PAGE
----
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IEEFA Update: Politics Is the Main Barrier to Solar Energy Independence in Puerto Rico

October 10, 2017
Cathy Kunkel and Tom Sanzillo

Tesla Inc.’s interest in turning Puerto Rico into a renewable-energy powerhouse is in its infancy, but the company’s experience with solar is not.

The core challenges to bringing a sun-powered electricity-grid to the island are not in the technical constraints but in the political ones—the government’s historic tolerance for innovation and modernization is well known.

That said, it is encouraging to see Gov. Ricardo Rosselló publicly express a willingness to talk now about how Puerto Rico—most of which is still blacked out—can turn to its abundant solar energy as part of both its immediate and long-term responses to its electricity crisis.

This is a welcome change.

Just a few days before Hurricane Irma, and then Hurricane Maria arrived, the Puerto Rico Electricity Power Authority (PREPA) and the federal PROMESA oversight board filed papers in PREPA’s bankruptcy case aimed at undermining the very modest goals that Puerto Rico has in place for solar energy.

The filing is part of a pattern. The status-quo powers-that-be have consistently thwarted Puerto Rico electricity regulators who have been pushing PREPA toward renewable energy. Such a shift makes financial and economic sense, and business leaders and environmentalists alike support it, but the vested interests do not.

The aim of the filing is to destroy the ability of regulators to push for popular reforms that are sorely needed. If PROMESA and PREPA were to be successful in their filing, Puerto Rico will be relegated to further long-term dependence on natural gas, coal, some hydroelectric and a commitment mostly in name only to solar energy.


CHART: PREPA’s Energy Plan: April 2017

CHART: PREPA’s Energy Plan: April 2017


WE SEE PREPA’S OFFICIAL RENEWABLES COMMITMENT AS MISLEADING (see the chart above) because plans submitted by PREPA to the regulatory Puerto Rico Energy Commission show the agency pushing mainly for reliance on imported liquefied natural gas.

PREPA is essentially thumbing its nose at a law passed by Puerto Rico legislators in 2010 requiring PREPA to achieve a 12 percent renewable energy footprint by 2015 and an expansion of that footprint to 20 percent by 2035.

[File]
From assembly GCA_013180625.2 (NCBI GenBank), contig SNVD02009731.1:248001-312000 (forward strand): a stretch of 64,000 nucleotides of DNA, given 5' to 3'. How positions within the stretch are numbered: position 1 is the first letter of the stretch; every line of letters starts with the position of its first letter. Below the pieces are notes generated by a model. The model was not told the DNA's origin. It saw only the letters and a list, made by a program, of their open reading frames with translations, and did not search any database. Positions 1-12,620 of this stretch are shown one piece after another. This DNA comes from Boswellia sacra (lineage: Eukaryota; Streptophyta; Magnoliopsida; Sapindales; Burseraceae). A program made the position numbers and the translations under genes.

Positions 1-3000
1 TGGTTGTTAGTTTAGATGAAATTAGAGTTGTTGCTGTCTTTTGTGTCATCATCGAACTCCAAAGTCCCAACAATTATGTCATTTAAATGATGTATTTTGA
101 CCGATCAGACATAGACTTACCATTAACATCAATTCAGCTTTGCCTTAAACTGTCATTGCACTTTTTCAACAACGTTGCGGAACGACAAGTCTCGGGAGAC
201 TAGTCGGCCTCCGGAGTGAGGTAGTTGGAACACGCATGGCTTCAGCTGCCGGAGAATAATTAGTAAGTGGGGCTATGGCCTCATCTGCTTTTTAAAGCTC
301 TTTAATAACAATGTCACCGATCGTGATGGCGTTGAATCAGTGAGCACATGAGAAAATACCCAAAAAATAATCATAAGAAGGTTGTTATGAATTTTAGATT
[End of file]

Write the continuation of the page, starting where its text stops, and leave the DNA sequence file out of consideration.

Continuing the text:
When the agency presented its long-term integrated resource plan to the Puerto Rico Energy Commission, it showed serious noncompliance with the law, with only a 3.3 percent renewable energy footprint in place, barely a quarter of what it was supposed to be. PREPA managers not only missed the mandate in 2015, but unilaterally proposed lowering the 2035 to 15 percent, instead of 30.

As it stands—even after Irma and Maria—PREPA continues to promote a high-cost, highly-volatile bet on fossil-fuel dependence. This is the case even though the least-cost option involves solar energy, which could sensibly follow a transition to natural gas from the current system, which is run principally on oil.

PREPA now budgets $1.1 billion for fuel expenses, most of which goes to off-island oil and coal interests. The stakes are quite high, for oil companies especially, and the potential for corruption is big.

Renewable energy companies like Tesla see opportunity in Puerto Rico. The question is whether Governor Rosselló   and his government will allow progress to happen.

Cathy Kunkel is and IEEFA energy analyst. Tom Sanzillo is director of finance.


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Cathy Kunkel

Cathy Kunkel is the Energy Program Manager at CAMBIO PR, a non-profit organization based in Puerto Rico that designs, promotes and implements sustainable policies and practices. 

Cathy also served as an IEEFA Energy Finance Analyst for 7 years, researching Appalachian natural gas pipelines and drilling; electric utility mergers, rates and resource planning; energy efficiency; and Puerto Rico’s electrical system. She has degrees in physics from Princeton and Cambridge.

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Tom Sanzillo

Tom Sanzillo is Director of Financial Analysis for IEEFA. He has produced influential studies on the oil, gas, petrochemical and coal sectors in the U.S. and internationally, including company and credit analyses, facility development, oil and gas reserves, stock and commodity market analysis, and public and private financial structures. He also examines such areas as community and shareholder activism, institutional investment, public subsidies and Puerto Rico’s energy economics.

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